Jan 142006

f1.4 1/60 sec

This is a shot of a very well used piano, as was yesterday’s. This, as with all of my photographs are copyrighted. I, like everyone else, want to protect my interests. I expect that if someone likes the work that I do and want to use it for themselves, that I will be compensated for that. I also feel that if someone commissions me to create a piece for them, that they should have rights to use that piece without further compensation to me beyond what was originally agreed upon.

As a photographer, this is a double edged sword. The photos that I take, that other people hang on their wall are a testament to my work. Because I am a stickler for quality with my work (ask my lab!) I know that when I present someone with one of my photos, they will be happy with it. Now if I give them the ability to reproduce their own work (which I believe that they should), I take the chance that it will not be of the same quality that I demand.

While I don’t want to use this forum to express my political beliefs, I do have to object to something that is occurring right now in Canada.

The Liberal party of Canada introduced a bill last year (Bill C-60) that fortunately died on the floor when the house was dissolved on November 29. The bill was addressing copyright reform. I was against this bill and will continue to be so if the Liberal government is re-elected on January 23 and choose to bring forward the motion again, as they have pledged to do in their current Red Book Platform, Securing Canada’s Success (p.64).

What is even worse though, is that Sam Bulte, the MP for Parkdale/High Park and the Parliamentary Secretary to the Minister of Canadian Heritage as well as the Chair of the Interim Report on Copyright Reform has been financially supported through contributuions by high stakes players of the Canadian Media Industry. On January 19, a $250/plate fundraiser is being held for her hosted by several of these players. There is an obvious conflict in this type of lobbying.

Michael Geist, Canada Research Chair in Internet & E-commerce Law, University of Ottawa has proposed that all party leaders take a Copyright Pledge. In an all candidates meeting held on January 11, each of the candidates was asked if they would take the Copyright Pledge. Joey deVilla, aka Accordian Guy, has posted a video of her responses. They can be viewed at on his site.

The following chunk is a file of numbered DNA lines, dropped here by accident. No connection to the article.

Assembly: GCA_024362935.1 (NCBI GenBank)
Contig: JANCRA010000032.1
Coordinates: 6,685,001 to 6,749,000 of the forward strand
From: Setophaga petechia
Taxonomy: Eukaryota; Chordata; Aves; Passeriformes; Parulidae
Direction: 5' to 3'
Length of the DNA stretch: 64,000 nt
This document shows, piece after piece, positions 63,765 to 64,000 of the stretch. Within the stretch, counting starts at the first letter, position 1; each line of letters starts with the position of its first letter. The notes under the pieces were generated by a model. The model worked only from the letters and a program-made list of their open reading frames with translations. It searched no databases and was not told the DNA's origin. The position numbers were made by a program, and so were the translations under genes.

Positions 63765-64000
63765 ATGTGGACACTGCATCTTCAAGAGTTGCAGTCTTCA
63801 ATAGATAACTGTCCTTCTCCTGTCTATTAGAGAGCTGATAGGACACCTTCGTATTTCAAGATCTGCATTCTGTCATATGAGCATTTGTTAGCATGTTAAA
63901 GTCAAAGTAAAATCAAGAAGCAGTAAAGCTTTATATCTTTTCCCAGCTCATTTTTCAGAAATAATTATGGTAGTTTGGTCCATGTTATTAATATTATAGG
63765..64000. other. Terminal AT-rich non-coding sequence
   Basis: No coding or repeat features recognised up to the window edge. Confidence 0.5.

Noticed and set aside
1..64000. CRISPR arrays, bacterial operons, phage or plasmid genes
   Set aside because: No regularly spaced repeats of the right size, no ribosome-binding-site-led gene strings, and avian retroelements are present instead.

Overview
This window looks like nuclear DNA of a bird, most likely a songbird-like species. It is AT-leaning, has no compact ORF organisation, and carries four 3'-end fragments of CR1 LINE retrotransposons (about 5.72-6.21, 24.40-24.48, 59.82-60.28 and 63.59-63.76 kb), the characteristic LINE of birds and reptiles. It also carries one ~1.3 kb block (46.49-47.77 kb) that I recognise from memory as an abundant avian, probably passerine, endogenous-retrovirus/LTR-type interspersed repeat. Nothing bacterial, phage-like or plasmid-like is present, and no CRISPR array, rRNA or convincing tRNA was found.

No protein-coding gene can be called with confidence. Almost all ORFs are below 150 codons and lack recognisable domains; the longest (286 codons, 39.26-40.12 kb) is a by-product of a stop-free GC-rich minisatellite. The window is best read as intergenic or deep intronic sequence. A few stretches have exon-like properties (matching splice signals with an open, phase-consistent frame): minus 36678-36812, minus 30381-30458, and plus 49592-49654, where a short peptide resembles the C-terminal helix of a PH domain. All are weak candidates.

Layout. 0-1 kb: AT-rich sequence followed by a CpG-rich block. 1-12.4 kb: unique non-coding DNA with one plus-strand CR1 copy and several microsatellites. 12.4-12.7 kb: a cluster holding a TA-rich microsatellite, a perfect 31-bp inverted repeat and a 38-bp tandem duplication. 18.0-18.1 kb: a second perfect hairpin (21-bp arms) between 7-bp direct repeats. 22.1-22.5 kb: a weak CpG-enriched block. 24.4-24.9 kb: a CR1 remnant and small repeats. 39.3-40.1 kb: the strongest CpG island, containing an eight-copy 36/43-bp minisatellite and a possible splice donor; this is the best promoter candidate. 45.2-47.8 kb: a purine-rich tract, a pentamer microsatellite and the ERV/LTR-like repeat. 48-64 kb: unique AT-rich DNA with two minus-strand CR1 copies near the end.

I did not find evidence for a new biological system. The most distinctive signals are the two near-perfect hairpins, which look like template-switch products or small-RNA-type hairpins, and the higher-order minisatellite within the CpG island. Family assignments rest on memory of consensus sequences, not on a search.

As I said in the beginning of my post, I don’t want this to be a political battleground. Just something I feel needs to be addressed. With that being said though, if you are in the Parkdale/High Park riding, I urge you to take a second look at the ballot before you vote. We need to make sure our government knows that we cannot have corporations buying laws in this manner.

Some links about copyright reform in Canada I had other, but neglected to save the file when asked…

Speaking out of Turn – Matthew Good
The Bulte Video – Michael Geist
Money in Politics, Conflicts for Copyright
Cory Doctorow’s Boing Boing Post
…fundraiser for Liberal MP a ‘worry’
Election Night In Canada – False Positives
Fading Ways Records Press Release

Michael Geist has also released his latest book, In The Public Interest: The Future of Canadian Copyright Law under a Canada Creative Commons License. It is a good read if you are interested in copyright reform.

 January 14, 2006  Posted by at 10:36 am January 2006  Add comments

  2 Responses to “14. Seen Better Days”

  1. Hi Chris:

    I have installed a program yesterday from http://www.watermarkfactory.com/. I will not post any pictures on the Internet without “labelling” them. That way, there is no question that anyone copying your picture(s) are acting acting illegally.

    Tomorrow, I am sending a registered letter to a company in order that I can be compensated for a piece of my work.

    Refer to: http://www.ethanmeleg.com/ Evey photo has a copyright on it. (Inserted with Photoshop)

    That’s my two cents worth.

    Martin Hau

  2. If you’d like further information with respect to what is being done about the growing problem of copyright and trademark infringement and the internet, visit http://www.wipo.int/portal/index.html.en

    The World Intellectual Property Organization has been quite involved in developing new legislation to protect those who post items to the net. Check it out.


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